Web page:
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Neuronanotechnology to Cure Criminality and Mental Illness. July 20, 2006—Terasem Annual Workshop on Geoethical Nanotechnology, Lincoln, Vermont. Nancy J. Woolf, Ph.D. Department of Psychology University of California, Los Angeles, CA n woolf@ucla.edu.

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july 20 2006 terasem annual workshop on geoethical nanotechnology lincoln vermont

Neuronanotechnology to Cure Criminality and Mental Illness

July 20, 2006—Terasem Annual Workshop on Geoethical Nanotechnology, Lincoln, Vermont

Nancy J. Woolf, Ph.D.

Department of Psychology

University of California, Los Angeles, CA

nwoolf@ucla.edu

in order to elucidate potential cures a physically detailed model of mind is needed
In Order to Elucidate Potential Cures a Physically Detailed Model of Mind is Needed
  • Neural networks are part of the solution.
  • Biomolecular and biophysical approaches offer the most complete description of mind, but are in the early stages of development.
  • One biomolecule of interest is the microtubule.
current approach
Current Approach
  • Define the mind as a unique interwoven collection of thoughts.
  • Understand the biomolecular and biophysical nature of an individual thought.
  • Apply neuronanotechnology to find cures to mental illness.
thoughts are stored in memory
Thoughts are stored in memory.

Leading to the question: How is memory stored?

arguments for subsynaptic storage of memory
Arguments for Subsynaptic Storage of Memory
  • Synapses (many on dendrite spines) are transiently plastic; most return to baseline.
  • Dendrites continue to grow as intellect grows.
  • Microtubule matrices inside dendrites determine synaptic strength because they control transport and local protein translation.
  • Microtubules store information via patterns of microtubule-associated proteins (e.g., MAP2); these patterns are determined by tubulin isotypes. But how does this translate into a mental state?
what happens inside neurons when animals learn
What happens inside neurons when animals learn?

(e.g. What happens when animals perform tasks such as fear conditioning, avoidance, and spatial navigation?)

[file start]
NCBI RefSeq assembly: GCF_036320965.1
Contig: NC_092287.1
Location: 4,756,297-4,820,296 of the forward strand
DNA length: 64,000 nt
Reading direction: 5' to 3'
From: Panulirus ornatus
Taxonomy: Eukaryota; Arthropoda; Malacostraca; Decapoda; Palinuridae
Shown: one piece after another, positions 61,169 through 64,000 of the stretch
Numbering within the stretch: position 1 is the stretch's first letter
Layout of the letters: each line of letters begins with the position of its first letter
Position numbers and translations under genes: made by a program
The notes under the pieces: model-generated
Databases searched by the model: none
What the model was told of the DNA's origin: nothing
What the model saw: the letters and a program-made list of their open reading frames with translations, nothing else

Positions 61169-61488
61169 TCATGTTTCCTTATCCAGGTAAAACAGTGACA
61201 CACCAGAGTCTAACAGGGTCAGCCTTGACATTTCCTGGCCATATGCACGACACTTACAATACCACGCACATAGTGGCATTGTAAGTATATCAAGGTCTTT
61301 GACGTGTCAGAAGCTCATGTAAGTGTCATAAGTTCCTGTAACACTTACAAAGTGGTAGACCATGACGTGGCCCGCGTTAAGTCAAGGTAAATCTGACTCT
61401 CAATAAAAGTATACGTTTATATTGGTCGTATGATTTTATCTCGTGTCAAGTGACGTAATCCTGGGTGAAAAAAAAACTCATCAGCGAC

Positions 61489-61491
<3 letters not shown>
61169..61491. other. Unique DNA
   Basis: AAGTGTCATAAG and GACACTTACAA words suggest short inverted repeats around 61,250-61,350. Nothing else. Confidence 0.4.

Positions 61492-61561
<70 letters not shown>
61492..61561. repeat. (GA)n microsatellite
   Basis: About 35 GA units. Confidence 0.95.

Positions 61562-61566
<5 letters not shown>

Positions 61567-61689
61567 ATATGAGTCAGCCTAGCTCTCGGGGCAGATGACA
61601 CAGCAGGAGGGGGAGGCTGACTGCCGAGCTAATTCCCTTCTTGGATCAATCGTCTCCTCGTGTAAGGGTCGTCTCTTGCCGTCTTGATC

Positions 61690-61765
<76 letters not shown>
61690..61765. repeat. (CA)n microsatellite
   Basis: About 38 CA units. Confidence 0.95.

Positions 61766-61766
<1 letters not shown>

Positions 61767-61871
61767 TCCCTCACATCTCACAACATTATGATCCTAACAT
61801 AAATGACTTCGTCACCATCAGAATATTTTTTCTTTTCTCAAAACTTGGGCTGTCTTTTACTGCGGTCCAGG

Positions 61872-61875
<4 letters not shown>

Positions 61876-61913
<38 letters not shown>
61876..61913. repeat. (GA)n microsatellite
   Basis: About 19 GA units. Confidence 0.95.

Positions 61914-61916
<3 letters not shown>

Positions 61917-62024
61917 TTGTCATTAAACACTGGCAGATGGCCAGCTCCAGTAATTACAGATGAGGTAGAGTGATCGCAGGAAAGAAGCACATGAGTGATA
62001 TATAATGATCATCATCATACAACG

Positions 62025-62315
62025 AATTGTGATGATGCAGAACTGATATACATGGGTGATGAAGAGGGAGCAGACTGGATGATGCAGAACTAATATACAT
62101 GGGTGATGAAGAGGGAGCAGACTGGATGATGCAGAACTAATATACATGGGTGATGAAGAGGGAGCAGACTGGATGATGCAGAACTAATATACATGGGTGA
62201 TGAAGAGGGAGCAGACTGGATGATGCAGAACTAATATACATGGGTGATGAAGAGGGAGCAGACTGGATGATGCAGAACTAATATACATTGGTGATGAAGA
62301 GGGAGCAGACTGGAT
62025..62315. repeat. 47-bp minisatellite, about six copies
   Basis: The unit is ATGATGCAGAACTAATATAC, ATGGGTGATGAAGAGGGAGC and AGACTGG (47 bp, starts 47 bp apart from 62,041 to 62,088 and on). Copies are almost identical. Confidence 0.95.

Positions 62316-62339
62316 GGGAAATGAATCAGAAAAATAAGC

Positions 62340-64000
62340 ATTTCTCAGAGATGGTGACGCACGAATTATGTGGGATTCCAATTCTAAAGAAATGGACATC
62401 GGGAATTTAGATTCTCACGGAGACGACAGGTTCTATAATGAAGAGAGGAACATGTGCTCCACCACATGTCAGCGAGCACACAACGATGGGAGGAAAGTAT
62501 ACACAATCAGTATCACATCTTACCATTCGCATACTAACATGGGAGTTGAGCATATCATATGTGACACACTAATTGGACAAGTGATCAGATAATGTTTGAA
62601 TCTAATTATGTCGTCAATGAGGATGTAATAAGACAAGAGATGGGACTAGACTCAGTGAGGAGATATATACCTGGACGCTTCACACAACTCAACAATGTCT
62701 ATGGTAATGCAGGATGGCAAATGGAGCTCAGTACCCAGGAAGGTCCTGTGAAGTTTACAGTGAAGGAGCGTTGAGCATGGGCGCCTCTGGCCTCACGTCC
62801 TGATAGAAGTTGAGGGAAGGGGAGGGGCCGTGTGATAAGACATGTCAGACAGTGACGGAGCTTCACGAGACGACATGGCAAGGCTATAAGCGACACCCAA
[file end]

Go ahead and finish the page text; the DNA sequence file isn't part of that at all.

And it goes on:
map2 and tubulin are reorganized with memory tasks

MAP2 and Tubulin Are Reorganized with Memory Tasks

Fear conditioning increases the breakdown of MAP2 and tubulin and also alters the phosphorylation state (Woolf et al., 1999; Woolf, 1998; Woolf et al., 1994).

Knockout studies show MAP2 is essential to fear conditioning (Khuchua et al., 2003).

Passive avoidance affects the distribution of MAP2-rich modules of cortex (Van der Zee et al., 1994).

Spatial and working memory are enhanced by overexpression of kinesin (Wong et al., 2002).

slide8

Woolf et al., 1999

Naïve Control Tone-Shock Paired Tone-Shock Unpaired

Increased MAP2 immunostaining in hippocampal CA1 pyramidal cells is due to increased breakdown of these proteins (confirmed by immunoblotting).

slide10
During learning, there is activation of…
  • acetylcholine and glutamate terminals, therebyaffecting neurotransmitter release.
  • actin filaments,microtubules, and MAPs, thereby affecting their conductive signaling properties.

Woolf, 2006

neurons have the largest variety of tubulin isotypes why
Neurons Have the Largest Variety of Tubulin Isotypes: Why?
  • The tubulin dimer consists of a and b subunits.
  • bI-tubulin is present in all cells.
  • The rarer bII-, bIII-, bIVa- and bVII-tubulin isotypes are found in brain.
  • Semi-periodic distribution of rare b-tubulin isotypes individualizes each neuronal microtubule. This enables the storage of specific information along the microtubule.
slide12

Microtubules are universal cables when dephosphorylated (with MAP2 densities hidden).

Specific information is amplified upon phosphorylation (with MAP2 density-contours revealed).

bipolar disorder an opportunity for neuronanotechnology
Bipolar Disorder: An Opportunity for Neuronanotechnology
  • Bipolar disorder is an affective disorder that afflicts as many as 4% of the population.
  • Bipolar disorder is characterized by dramatic changes in mood (e.g., shifts between depression and mania or hypomania, or mixed states).
bipolar disorder related changes in cingulate cortex orbitofrontal cortex hippocampus and amygdala
Bipolar Disorder-Related Changes in Cingulate Cortex, Orbitofrontal Cortex, Hippocampus and Amygdala
  • Decreased activity in cingulate cortex and increased activity in orbitofrontal cortex of bipolar subjects and their siblings during a sadness task (Kruger et al., 2006).
  • Increased activity in amygdala and decreased activity in orbitofrontal cortex with mania during a facial response task (Altshuler et al., 2005).
bipolar disorder associated with tubulin and map2 deficiencies